ascertaining whether or not the lawyer who drafted the will
and codicil did so confortably with his instructions. Hence, to
consider his will as validly executed and entitled to probate, it
is essential that we ascertain whether Art. 808 had been
complied with.

II.
Article 808 requires that in case of testators like Brigido
Alvarado, the will shall be read twice; once, by one of the
instrumental witnesses and, again, by the notary public before
whom the will was acknowledged. The purpose is to make
known to the incapacitated testator the contents of the
document before signing and to give him an opportunity to
object if anything is contrary to his instructions.

That Art. 808 was not followed strictly is beyond cavil. Instead
of the notary public and an instrumental witness, it was the
lawyer (private respondent) who drafted the eight-paged will
and the five-paged codicil who read the same aloud to the
testator, and read them only once, not twice as Art. 808
requires.

Private respondent however insists that there was substantial


compliance and that the single reading suffices for purposes of
the law. On the other hand, petitioner maintains that the only
valid compliance or compliance to the letter and since it is
admitted that neither the notary public nor an instrumental
witness read the contents of the will and codicil to Brigido,
probate of the latter's will and codicil should have been
disallowed.
We sustain private respondent's stand and necessarily, the
petition must be denied.

This Court has held in a number of occasions that substantial


compliance is acceptable where the purpose of the law has
been satisfied, the reason being that the solemnities
surrounding the execution of wills are intended to protect the
testator from all kinds of fraud and trickery but are never
intended to be so rigid and inflexible as to destroy the
testamentary privilege. 14

In the case at bar, private respondent read the testator's will


and codicil aloud in the presence of the testator, his three
instrumental witnesses, and the notary public. Prior and
subsequent thereto, the testator affirmed, upon being asked,
that the contents read corresponded with his instructions.
Only then did the signing and acknowledgement take place.
There is no evidence, and petitioner does not so allege, that
the contents of the will and codicil were not sufficiently made
known and communicated to the testator. On the contrary,
with respect to the "Huling Habilin," the day of the execution
was not the first time that Brigido had affirmed the truth and
authenticity of the contents of the draft. The uncontradicted
testimony of Atty. Rino is that Brigido Alvarado already
acknowledged that the will was drafted in accordance with his
expressed wishes even prior to 5 November 1977 when Atty.
Rino went to the testator's residence precisely for the purpose
of securing his conformity to the draft.

Moreover, it was not only Atty. Rino who read the documents
on 5 November and 29 December 1977. The notary public and
the three instrumental witnesses likewise read the will and
codicil, albeit silently. Afterwards, Atty. Nonia de la Pena (the
notary public) and Dr. Crescente O. Evidente (one of the three
instrumental witnesses and the testator's physician) asked the
testator whether the contents of the document were of his own
free will. Brigido answered in the affirmative. 16 With four
persons following the reading word for word with their own
copies, it can be safely concluded that the testator was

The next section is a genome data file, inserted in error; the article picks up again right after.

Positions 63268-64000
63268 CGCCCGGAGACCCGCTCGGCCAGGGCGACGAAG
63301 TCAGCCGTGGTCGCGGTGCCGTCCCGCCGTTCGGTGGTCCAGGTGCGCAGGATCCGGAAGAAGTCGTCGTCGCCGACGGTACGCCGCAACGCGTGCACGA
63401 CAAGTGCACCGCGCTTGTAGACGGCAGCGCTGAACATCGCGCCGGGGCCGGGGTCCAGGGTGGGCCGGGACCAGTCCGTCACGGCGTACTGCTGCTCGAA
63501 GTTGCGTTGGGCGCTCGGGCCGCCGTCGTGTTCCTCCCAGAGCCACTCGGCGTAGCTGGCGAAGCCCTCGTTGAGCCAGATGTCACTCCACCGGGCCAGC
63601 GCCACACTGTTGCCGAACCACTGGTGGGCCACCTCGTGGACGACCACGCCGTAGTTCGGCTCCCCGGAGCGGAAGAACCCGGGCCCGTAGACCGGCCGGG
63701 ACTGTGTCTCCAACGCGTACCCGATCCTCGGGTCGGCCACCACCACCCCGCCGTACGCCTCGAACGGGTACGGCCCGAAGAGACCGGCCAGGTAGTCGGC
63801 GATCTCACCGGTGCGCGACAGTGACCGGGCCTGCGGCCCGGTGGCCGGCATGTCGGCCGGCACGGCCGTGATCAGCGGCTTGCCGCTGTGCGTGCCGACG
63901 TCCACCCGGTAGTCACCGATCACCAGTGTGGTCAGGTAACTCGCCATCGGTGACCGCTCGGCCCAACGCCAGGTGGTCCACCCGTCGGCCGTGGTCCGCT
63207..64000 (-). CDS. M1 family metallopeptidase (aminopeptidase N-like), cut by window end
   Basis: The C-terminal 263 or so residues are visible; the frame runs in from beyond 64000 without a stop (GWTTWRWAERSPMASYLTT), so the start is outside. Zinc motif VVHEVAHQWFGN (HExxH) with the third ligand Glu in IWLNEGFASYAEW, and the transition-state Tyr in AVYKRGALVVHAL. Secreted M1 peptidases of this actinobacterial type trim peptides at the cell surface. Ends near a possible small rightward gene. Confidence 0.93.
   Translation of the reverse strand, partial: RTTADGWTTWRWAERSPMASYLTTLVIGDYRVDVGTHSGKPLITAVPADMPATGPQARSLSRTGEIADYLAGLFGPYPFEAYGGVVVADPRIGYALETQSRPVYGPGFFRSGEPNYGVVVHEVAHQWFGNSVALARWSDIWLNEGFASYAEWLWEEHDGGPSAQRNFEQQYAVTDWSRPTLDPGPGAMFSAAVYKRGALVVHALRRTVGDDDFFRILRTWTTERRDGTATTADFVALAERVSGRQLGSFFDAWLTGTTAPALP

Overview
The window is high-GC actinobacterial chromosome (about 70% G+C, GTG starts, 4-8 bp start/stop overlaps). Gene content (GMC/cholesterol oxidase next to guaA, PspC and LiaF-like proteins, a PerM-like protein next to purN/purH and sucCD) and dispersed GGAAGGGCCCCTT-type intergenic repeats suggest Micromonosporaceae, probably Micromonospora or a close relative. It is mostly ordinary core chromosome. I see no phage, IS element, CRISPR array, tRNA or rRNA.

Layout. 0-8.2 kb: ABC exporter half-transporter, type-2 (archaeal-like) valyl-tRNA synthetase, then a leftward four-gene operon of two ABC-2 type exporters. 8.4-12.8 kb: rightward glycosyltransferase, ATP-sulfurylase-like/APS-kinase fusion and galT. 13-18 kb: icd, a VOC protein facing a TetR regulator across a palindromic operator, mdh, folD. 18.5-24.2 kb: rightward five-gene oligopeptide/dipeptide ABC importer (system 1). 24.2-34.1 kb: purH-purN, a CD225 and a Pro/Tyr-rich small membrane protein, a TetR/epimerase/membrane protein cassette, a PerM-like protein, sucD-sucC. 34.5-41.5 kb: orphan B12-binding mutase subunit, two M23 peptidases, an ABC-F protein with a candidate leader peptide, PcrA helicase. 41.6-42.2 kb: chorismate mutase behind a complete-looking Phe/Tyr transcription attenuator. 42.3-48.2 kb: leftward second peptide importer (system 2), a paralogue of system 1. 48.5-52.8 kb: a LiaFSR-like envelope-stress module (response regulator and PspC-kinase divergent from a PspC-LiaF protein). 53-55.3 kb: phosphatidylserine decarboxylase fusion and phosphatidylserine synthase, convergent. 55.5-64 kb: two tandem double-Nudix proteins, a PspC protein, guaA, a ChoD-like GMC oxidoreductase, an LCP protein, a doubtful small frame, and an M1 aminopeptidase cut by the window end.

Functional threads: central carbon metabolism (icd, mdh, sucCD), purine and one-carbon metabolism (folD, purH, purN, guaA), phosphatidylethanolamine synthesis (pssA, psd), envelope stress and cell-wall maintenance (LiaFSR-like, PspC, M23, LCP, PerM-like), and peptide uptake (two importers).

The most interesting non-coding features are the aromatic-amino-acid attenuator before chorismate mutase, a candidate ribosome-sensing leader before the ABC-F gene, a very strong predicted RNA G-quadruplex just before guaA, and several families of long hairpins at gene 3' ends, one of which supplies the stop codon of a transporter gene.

reasonably assured that what was read to him (those which he
affirmed were in accordance with his instructions), were the
terms actually appearing on the typewritten documents. This
is especially true when we consider the fact that the three
instrumental witnesses were persons known to the testator,
one being his physician (Dr. Evidente) and another
(Potenciano C. Ranieses) being known to him since childhood.

The spirit behind the law was served though the letter was not.
Although there should be strict compliance with the
substantial requirements of the law in order to insure the
authenticity of the will, the formal imperfections should be
brushed aside when they do not affect its purpose and which,
when taken into account, may only defeat the testator's
will. 17

As a final word to convince petitioner of the propriety of the


trial court's Probate Order and its affirmance by the Court of
Appeals, we quote the following pronouncement in Abangan
v. Abangan, 18 to wit:

The object of the solemnities surrounding the execution of wills is to


close the door against bad faith and fraud, to avoid the substitution of
wills and testaments and to guaranty their truth and authenticity.
Therefore the laws on the subject should be interpreted in such a way as
to attain these primordial ends. But, on the other hand, also one must
not lose sight of the fact that it is not the object of the law to restrain and
curtail the exercise of the right to make a will. So when an interpretation
already given assures such ends, any other interpretation whatsoever,
that adds nothing but demands more requisites entirely unnecessary,
useless and frustrative of the testator's will, must be
disregarded (emphasis supplied).

Brigido Alvarado had expressed his last wishes in clear and


unmistakable terms in his "Huling Habilin" and the codicil
attached thereto. We are unwilling to cast these aside fro the
mere reason that a legal requirement intended for his
protection was not followed strictly when such compliance had
been rendered unnecessary by the fact that the purpose of the
law, i.e., to make known to the incapacitated testator the
contents of the draft of his will, had already been
accomplished. To reiterate, substantial compliance suffices
where the purpose has been served.

- Digested [09 August 2017, 8:51]